City officials in Fargo and Moorhead put flood preparation efforts in high gear on Monday after the National Weather Service predicted the Red River would crest on Saturday.
The predicted crest -- between 37 and 39 feet -- is about 3 feet lower than last year's all-time record. Nevertheless, officials said they are preparing for the worst.
Both cities started sandbagging last week, but are now calling for even more volunteers to quicken the pace. The goal is to have more than 1.5 million sandbags between the two cities.
Fargo Deputy Mayor Tim Mahoney said even if the water is lower than last year, the cities must be vigilant.
"This could reach the top five floods we've ever had. We had the top flood last year. This could be one of the top five, so depending on what the rain, the weather and everything does, we're going to be prepared," Mahoney said.
Both Fargo and Moorhead began constructing temporary levees on Monday. Officials are urging residents to give the construction vehicles plenty of room as they make their way through the city streets.
"Everybody has to understand, this is for real. No matter how we procrastinated or wished this wasn't going to happen, it happened. It's going to happen," Fargo Mayor Dennis Walaker said.
Last year, the Red River hit its crest on March 28, the earliest crest ever. If the predictions hold for a crest this Saturday, it would be a week earlier than last year.
But the weather could change the predictions. National Weather Service meteorologist Greg Gust said cooler temperatures were expected this week, but he said temperatures would be warmer than normal because of fog and cloud cover.
"Cooler temperatures would slow and reduce the overall crest. Warmer temperatures might accelerate and bump that up a bit," Gust said.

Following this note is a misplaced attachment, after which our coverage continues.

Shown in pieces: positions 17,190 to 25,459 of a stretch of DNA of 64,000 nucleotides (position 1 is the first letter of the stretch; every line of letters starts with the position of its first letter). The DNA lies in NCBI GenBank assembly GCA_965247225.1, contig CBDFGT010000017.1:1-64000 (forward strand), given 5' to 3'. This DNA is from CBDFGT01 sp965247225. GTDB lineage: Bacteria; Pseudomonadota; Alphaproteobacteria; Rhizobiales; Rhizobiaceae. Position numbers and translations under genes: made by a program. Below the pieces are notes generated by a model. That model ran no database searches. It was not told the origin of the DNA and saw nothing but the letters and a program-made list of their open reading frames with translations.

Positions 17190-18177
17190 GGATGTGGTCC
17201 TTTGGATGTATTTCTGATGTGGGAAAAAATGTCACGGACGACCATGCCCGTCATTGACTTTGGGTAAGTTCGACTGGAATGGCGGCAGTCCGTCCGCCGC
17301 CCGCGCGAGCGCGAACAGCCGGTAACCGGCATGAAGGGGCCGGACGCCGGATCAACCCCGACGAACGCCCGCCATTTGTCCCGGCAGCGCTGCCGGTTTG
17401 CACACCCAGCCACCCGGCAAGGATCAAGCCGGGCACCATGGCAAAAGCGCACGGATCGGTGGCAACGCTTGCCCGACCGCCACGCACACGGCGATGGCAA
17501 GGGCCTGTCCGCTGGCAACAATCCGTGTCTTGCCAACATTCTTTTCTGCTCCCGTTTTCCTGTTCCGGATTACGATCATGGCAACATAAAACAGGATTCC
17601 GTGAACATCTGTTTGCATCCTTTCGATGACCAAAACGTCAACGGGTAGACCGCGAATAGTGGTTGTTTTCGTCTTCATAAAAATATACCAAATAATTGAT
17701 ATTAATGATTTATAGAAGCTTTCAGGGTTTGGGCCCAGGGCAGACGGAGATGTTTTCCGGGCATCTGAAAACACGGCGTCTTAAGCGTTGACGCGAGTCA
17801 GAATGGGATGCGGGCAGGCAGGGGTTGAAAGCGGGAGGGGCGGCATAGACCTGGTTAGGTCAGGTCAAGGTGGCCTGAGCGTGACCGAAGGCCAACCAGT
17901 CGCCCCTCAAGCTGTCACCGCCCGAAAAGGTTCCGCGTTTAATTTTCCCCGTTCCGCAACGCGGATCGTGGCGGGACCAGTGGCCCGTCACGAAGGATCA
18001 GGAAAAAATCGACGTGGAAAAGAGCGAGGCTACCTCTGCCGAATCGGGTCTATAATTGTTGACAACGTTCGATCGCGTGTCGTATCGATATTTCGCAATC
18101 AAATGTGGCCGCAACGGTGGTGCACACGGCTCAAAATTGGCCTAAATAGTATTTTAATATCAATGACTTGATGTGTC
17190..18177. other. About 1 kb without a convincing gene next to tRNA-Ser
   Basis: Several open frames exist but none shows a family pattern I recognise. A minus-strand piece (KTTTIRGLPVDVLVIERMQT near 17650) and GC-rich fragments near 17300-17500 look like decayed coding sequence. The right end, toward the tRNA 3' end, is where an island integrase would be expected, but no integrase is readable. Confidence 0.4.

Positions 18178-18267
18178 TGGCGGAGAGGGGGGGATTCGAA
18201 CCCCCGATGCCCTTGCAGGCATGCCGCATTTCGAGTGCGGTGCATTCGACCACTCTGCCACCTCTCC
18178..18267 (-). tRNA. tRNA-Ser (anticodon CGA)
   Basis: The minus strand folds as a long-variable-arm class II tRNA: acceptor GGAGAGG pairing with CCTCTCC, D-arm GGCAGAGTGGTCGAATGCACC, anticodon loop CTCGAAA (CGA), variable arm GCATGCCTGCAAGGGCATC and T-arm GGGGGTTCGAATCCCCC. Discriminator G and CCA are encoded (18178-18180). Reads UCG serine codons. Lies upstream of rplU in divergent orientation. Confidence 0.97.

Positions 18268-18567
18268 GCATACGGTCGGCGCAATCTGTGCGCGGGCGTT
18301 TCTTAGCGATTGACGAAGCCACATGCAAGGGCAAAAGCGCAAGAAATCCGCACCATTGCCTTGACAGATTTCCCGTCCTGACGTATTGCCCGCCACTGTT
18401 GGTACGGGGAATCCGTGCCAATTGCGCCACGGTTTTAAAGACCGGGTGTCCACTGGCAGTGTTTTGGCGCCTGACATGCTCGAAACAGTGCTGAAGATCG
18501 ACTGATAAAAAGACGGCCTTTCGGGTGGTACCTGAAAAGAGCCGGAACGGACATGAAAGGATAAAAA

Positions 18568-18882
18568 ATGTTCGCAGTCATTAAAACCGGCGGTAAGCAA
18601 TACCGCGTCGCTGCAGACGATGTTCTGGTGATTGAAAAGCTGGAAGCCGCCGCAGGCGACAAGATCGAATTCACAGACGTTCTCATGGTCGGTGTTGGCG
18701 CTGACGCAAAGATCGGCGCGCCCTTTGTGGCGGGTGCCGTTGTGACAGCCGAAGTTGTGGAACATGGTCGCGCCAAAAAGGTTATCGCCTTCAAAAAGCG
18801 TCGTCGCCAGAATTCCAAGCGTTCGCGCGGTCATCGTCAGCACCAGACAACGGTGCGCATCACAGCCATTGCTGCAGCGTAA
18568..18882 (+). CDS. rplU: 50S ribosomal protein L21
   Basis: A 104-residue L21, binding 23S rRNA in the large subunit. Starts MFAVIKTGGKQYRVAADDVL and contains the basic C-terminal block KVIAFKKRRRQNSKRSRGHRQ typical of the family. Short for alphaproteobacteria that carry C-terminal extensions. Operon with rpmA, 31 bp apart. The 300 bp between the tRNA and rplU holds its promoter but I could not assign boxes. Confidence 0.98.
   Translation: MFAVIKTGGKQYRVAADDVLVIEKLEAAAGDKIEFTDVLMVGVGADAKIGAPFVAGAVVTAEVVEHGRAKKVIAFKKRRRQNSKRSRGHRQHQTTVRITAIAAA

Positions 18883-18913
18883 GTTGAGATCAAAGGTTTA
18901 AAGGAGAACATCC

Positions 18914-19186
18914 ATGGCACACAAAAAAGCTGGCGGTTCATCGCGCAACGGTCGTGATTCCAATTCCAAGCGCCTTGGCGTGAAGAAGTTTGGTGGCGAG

In addition, the Wild Rice River that flows into the Red River upstream at Breckenridge-Wahpeton won't crest until later, and could keep the Red River high for a while.
In Moorhead, all non-essential city employees were freed up from their normal duties to help fill sandbags. City survey crews planned to check certain sites to tell residents how high sandbag levees will need to be.
Moorhead City Manager Michael Redlinger said that while things can always get worse, city infrastructure currently isn't threatened. Improvements since last year will also help minimize the disruption, Redlinger said.
"The public should have a great deal of confidence that they'll be able to stay in homes, and only in those situations of a dike breach or a leak would they be asked to leave," Redlinger said.
Clay County Sheriff Bill Bergquist said overland flooding is already affecting rural areas, with more than 30 roads covered by water or washed out. Bergquist also warned that anyone who drives around a barricade and gets stuck will be charged for their rescue.
Flooded roads were also reported in nearby Wilkin and Mahnomen counties, including Highway 75 near Kent.
In Fargo, Walaker urged people to join the sandbagging effort with an eye toward celebrating a successful flood fight later.
"We've never gone through this effort and been successful without the use of volunteers," he said. "Hopefully on Saturday it's time for the champagne and the lighting (of) the cigars, but it's not time today."
(MPR reporter Elizabeth Dunbar contributed to this report.)
Major Fargo-Moorhead flood crests through history:
--1969: April 15
--1989: April 9
--1997: April 17
--2001: April 14
--2006: April 5
--2009: March 28